We played on the after 12 noon weekend rate of $38 which is an excellent value considering your cart is included and the quality of the golf is good.  The greens fee + cart rate before noon is $59, which is still reasonable.  A small basket of range balls runs you $4 and a yardage guide is available in the pro shop for free, which is a nice touch.

Facilities (3.0 out of 5.0)

The facilities are a mixed bag.  The 18,000 square foot clubhouse is nice and provides ample room in the grill to relax and have some post round food and drink and take in a game on their big screen TV.  The pro-shop is of adequate size and is nicely stocked.  The practice putting green is large, has a variety of sloped/flat putts, and is located conveniently between the clubhouse and first tee.

Unfortunately, the driving range leaves much to be desired.  When it was created, the supporting concrete surface was not leveled leaving a ball above your feet shot (for righthanders) at each of the hitting stations.  Mats are the only surface provided.  A small pitching green is located in an odd bowl like depression between the range and clubhouse and the configuration doesn’t leave you with many flat lies to practice from.  The practice area is good enough to get loose but should be avoided by those serious about working on their games.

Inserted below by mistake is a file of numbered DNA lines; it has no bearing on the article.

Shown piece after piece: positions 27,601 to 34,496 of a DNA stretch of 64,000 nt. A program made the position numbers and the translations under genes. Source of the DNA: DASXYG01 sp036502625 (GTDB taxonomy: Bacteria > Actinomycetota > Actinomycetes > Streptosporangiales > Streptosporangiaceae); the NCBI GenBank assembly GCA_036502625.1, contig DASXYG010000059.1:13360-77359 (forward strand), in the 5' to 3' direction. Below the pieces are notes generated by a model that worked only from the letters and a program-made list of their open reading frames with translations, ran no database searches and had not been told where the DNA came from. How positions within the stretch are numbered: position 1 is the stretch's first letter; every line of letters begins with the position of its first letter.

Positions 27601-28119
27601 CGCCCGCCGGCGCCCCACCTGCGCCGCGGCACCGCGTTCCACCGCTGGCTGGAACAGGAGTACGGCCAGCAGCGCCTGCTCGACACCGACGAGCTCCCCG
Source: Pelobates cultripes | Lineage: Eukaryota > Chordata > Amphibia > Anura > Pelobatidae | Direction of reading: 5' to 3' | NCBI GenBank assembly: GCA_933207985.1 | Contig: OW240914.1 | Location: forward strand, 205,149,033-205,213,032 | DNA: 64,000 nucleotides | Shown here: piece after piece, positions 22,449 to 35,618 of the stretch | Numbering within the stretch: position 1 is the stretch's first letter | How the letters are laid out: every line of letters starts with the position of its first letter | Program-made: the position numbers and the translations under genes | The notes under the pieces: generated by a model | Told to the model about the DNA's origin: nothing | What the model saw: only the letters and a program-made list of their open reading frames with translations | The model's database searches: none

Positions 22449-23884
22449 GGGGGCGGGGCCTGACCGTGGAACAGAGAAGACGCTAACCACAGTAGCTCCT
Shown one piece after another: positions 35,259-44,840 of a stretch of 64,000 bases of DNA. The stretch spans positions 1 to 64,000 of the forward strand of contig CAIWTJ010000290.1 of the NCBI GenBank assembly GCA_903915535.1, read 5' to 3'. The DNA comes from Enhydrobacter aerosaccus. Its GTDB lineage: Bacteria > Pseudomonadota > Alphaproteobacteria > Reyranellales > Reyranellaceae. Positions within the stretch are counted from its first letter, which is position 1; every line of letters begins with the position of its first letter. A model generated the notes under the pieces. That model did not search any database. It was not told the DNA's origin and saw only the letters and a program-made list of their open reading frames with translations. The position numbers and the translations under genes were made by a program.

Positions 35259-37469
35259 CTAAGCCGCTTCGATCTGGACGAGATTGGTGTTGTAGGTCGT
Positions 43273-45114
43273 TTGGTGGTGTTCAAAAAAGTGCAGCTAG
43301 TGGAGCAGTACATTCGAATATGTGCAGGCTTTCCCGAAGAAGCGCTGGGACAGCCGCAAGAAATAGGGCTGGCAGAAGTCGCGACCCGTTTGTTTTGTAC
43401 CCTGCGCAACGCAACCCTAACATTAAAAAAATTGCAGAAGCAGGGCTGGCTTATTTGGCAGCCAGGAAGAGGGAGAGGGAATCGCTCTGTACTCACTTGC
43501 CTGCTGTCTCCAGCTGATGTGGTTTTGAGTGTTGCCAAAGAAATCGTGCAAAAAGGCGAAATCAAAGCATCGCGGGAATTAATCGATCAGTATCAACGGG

Customer Experience (4.0 out of 5.0)

Booking tee times through Montgomery County Golf’s website is easy and there were ample tee times available one week in advance.    We arrived at the course at 11:15 a.m. for a 12:36 p.m. tee time and the starter offered to get us out ahead of three consecutive foresomes if we were willing to start at 12:00 noon.  We happily accepted his offer and were appreciative of the attention because our round was completed in under four hours and we didn’t wait on any shots and the group behind us never pushed us.

For the record, I played the white tees at 6,104 yards and shot a 5-over 77.

Overall Rating (3.5 out of 5.0)

McIlroy is fizzlin’ while Dufner is sizzlin’